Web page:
U.S. bishops affirm openness of ordination process

Published July 15, 2009

Anaheim, Calif.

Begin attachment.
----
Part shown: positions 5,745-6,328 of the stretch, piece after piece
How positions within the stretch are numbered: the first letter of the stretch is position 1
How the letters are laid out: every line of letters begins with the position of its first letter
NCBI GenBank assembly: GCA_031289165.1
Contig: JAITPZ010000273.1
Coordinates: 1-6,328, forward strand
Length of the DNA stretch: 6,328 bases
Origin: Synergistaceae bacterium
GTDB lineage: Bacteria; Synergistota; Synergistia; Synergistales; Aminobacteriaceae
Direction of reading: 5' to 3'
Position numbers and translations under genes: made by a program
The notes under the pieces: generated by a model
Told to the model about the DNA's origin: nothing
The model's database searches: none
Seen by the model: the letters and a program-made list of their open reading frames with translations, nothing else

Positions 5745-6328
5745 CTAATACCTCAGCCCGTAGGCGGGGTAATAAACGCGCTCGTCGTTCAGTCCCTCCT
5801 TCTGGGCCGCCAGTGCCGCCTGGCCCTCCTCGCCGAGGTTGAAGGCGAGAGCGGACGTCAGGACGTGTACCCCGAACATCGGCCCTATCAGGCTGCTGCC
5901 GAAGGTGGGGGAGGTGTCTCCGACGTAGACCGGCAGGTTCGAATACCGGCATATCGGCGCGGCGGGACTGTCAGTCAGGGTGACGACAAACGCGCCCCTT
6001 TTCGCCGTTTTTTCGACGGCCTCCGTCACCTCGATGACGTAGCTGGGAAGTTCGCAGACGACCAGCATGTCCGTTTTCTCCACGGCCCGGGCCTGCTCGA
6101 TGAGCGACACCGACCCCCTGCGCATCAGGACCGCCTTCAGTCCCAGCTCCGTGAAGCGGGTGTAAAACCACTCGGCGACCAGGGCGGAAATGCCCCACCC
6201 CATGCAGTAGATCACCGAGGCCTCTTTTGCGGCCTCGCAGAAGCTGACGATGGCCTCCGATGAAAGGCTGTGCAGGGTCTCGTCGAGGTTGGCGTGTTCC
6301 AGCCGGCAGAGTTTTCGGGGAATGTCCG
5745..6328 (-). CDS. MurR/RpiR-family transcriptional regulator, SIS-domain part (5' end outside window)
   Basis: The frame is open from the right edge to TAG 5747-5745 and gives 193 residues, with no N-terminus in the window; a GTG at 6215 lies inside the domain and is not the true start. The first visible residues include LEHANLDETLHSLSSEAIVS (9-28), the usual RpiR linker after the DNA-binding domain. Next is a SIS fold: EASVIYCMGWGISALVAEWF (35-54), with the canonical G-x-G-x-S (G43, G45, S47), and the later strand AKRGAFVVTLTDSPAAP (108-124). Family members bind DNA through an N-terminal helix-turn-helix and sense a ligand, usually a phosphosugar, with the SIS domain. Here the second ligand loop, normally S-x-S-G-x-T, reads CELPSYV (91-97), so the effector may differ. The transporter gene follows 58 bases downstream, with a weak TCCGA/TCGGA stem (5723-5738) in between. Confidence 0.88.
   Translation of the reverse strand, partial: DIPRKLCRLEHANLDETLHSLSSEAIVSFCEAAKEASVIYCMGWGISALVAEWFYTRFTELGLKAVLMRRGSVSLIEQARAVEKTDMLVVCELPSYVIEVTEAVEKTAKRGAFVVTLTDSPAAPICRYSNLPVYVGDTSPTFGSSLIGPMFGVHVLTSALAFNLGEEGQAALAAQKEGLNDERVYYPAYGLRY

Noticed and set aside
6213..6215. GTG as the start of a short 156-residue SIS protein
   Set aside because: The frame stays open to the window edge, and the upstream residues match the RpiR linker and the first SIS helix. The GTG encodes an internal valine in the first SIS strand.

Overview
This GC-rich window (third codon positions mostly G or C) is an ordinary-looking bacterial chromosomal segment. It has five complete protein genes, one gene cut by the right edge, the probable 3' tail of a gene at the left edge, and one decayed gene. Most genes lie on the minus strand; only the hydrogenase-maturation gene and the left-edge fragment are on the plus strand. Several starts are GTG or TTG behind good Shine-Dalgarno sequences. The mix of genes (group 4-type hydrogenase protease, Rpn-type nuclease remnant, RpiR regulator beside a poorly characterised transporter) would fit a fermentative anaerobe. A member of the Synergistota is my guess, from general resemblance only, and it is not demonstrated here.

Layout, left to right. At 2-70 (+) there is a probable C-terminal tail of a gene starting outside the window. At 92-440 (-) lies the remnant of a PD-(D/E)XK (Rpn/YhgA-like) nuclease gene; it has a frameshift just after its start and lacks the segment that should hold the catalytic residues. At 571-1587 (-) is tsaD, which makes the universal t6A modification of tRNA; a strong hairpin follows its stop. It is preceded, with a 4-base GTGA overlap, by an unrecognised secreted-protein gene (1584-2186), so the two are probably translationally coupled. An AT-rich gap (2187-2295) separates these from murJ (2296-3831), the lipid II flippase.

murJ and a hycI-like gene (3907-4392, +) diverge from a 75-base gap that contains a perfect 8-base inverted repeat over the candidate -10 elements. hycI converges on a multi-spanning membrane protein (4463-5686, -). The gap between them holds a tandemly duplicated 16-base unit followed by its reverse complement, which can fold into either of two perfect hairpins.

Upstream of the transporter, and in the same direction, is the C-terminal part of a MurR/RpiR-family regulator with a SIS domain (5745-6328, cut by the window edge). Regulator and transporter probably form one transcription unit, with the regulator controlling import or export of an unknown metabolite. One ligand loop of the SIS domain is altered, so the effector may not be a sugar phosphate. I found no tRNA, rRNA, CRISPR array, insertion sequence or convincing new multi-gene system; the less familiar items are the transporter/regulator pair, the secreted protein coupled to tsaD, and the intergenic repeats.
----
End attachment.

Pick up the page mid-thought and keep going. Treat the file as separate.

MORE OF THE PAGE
After more than two hours of discussion and with a standing-room-only crowd watching, the House of Bishops on July 13 adopted an amended version of Resolution D025, which affirms the openness of “any ordained ministry” to gay and lesbian people.Bishops voted 99-45, with two abstentions, for the revised resolution, which goes to the House of Deputies world mission legislative committee. The committee must make a recommendation to the full house about whether to concur in the amended resolution, amend it further, or defeat it, according to Deputy Sally Johnson (Minnesota).The bishops amended the fourth resolve, which originally read “that the 76th General Convention affirm that God has called and may call such individuals, to any ordained ministry in the Episcopal Church which call is tested through our discernment processes acting in accordance with the Constitution and Canons of the Episcopal Church.” They inserted the words “and that God’s call to the ordained ministry in the Episcopal Church is a mystery which the church attempts to discern for all people” after the words “to any ordained ministry in the Episcopal Church” and deleted “which call is tested.”The House of Deputies was the house of initial action for D025, widely considered a response to Resolution B033, which was adopted by the last General Convention. B033 urged restraint in consenting to the consecration of bishops whose “manner of life” challenged the rest of the Anglican Communion. That challenge was widely understood to refer to gay bishops in partnered unions.Bishop Geralyn Wolf of Rhode Island, chair of the World Mission legislative committee which crafted resolution D025, had advised bishops to reject the measure because it could threaten a proposed Anglican covenant and undermine “mission at home and abroad because it presumes a theological understanding that we have not in fact established.”But Bishop Mark Hollingsworth of Ohio, who authored the amendment, and other supporters said the vote is “an honest reflection of who we are as a church and where we are. B033 was about moratoria and about restraint, and I think it remains to be seen if this affects those two.”Bishop Henry Parsley of Alabama and others who voted “no” said passage of the resolution would not be well-received by some members of the Anglican Communion.”I long for us to be an inclusive church, but not a polarized church,” he said. “We need to be a part of the larger Anglican Communion in what we do in this matter. I think it will be interpreted internationally as a rejection of B033. I actually think it’s more nuanced and subtle than that.”I think it can be understood that B033 still has some effect among us in terms of exercising restraint as we act under the constitution and canons of our church.”One of the 300 or so onlookers included the Rev. Susan Russell, president of Integrity USA, a GLBT Episcopal advocacy group. She said she was confident that the vote “moves us beyond B033. Today we told the truth about who we are. It was a vote for both unity and mission. This is a church that is ready to move on. It was a clear vote for mission for this church.”Among other things, D025 reaffirms participation and commitment of the Episcopal Church within the Anglican Communion and also acknowledges the ministerial gifts of gays and lesbians.Bishop Stacy Sauls of Lexington (Kentucky), who voted yes, said D025 and B033 together offer “a true picture of where our church stands at the moment: That our canonical process is open to all people, including gay and lesbian people. We are concerned about our relations in the communion, and we have asked people to exercise restraint while we get that worked out.”I think that’s probably an advance, and I think people will know we’re through exercising restraint when we’ve stopped doing it.”Bishop Gene Robinson of New Hampshire, at the heart of the issue because he is in a long-term relationship with a male partner, urged his fellow bishops to support the measure, saying once again that “it’s time for us to stand up and be the church God is calling us to be.”(The Rev. Jerald Hyche is associate rector of St. Martin’s Episcopal Church, Houston. The Rev. Pat McCaughan is Episcopal Life Media correspondent for Provinces VII and VIII and the House of Bishops.)


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